Targeting Paedophilia... the last taboo
Paedophilia is defined as a sexual attraction to children under the age of 12. It has traditionally been regarded as a psychiatric disorder and continues to be, but increasingly, researchers and psychiatrists, particularly in the US, distinguish between those who don't act on their fantasies and those who do.
The American Psychiatric Association, which attempted to incorporate this distinction in their Diagnostic Manual by identifying one as an orientation and the other as a disorder, had to rescind this decision in 2013 after a backlash from those fearing that the way was being paved towards ultimately accepting all pedophilic attraction and behaviour as an orientation like homosexuality or heterosexuality.
The APA responded by saying that it supports the criminalisation of those who molest and exploit children while supporting developments in treatment for those with non-offending paedophilic disorder. In other words, it is saying that not all paedophiles are sexual offenders.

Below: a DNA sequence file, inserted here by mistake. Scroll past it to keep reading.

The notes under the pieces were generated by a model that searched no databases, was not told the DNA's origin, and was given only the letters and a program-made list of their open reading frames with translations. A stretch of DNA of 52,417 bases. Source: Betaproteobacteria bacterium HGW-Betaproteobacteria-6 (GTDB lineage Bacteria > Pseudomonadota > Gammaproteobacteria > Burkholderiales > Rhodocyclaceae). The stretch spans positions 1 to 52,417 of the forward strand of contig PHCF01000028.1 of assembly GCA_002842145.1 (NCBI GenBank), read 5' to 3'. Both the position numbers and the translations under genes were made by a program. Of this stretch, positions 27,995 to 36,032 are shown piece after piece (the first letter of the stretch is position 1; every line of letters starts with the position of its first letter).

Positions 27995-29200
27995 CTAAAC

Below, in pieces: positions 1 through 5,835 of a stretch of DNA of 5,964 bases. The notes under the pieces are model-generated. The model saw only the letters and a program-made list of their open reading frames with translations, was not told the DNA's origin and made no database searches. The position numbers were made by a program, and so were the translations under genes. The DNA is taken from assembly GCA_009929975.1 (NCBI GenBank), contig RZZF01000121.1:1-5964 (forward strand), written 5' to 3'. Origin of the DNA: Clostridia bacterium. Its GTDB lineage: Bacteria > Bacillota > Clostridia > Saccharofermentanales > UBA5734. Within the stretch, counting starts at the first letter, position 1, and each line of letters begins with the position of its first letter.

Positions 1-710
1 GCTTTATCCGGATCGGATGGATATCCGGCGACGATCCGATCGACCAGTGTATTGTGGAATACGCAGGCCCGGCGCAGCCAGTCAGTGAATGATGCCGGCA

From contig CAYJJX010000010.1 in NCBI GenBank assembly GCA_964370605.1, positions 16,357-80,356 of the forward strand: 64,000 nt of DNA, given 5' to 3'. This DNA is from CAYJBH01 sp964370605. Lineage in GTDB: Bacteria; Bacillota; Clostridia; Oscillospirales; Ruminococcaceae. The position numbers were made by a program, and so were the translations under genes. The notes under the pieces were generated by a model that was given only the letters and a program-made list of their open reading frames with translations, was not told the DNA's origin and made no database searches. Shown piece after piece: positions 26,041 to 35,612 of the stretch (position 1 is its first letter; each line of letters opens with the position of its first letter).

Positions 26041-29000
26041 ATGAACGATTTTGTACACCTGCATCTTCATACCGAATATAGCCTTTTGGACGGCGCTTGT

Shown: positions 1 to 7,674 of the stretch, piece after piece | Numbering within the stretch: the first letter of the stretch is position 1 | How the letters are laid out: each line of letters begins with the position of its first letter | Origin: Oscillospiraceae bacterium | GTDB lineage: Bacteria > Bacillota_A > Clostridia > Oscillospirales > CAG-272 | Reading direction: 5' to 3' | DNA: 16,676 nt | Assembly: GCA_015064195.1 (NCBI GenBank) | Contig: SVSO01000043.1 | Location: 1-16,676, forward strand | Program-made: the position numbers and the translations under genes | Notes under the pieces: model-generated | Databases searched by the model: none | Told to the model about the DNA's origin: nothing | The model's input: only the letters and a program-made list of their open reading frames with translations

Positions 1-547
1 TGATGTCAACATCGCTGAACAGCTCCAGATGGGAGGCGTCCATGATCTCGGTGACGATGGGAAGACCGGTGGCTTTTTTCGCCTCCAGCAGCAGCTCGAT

The composer Benjamin Britten is one such person who was reportedly attracted to boys but never engaged in sexual activity with them. However, the public does not make this distinction and for them, paedophilia is synonymous with the abuse of children. The images of Catholic priests and of high-profile media stars denying any untoward sexual activities reinforce this.
Damien McGuinness presented a fascinating, but disturbing, documentary on BBC Radio 4 on July 13. It discussed a project in Germany that offers treatment to paedophiles without reporting them to the police. There is acceptance there that there are some who loath the attraction they feel for children and have never offended. It is hoped that treatment can enable them to avoid this.
The comment of one interviewee resonated when he said: "A treatment like this can prevent the first offence. Criminalisation - if it works very, very well, and it usually doesn't - can only prevent the second offence."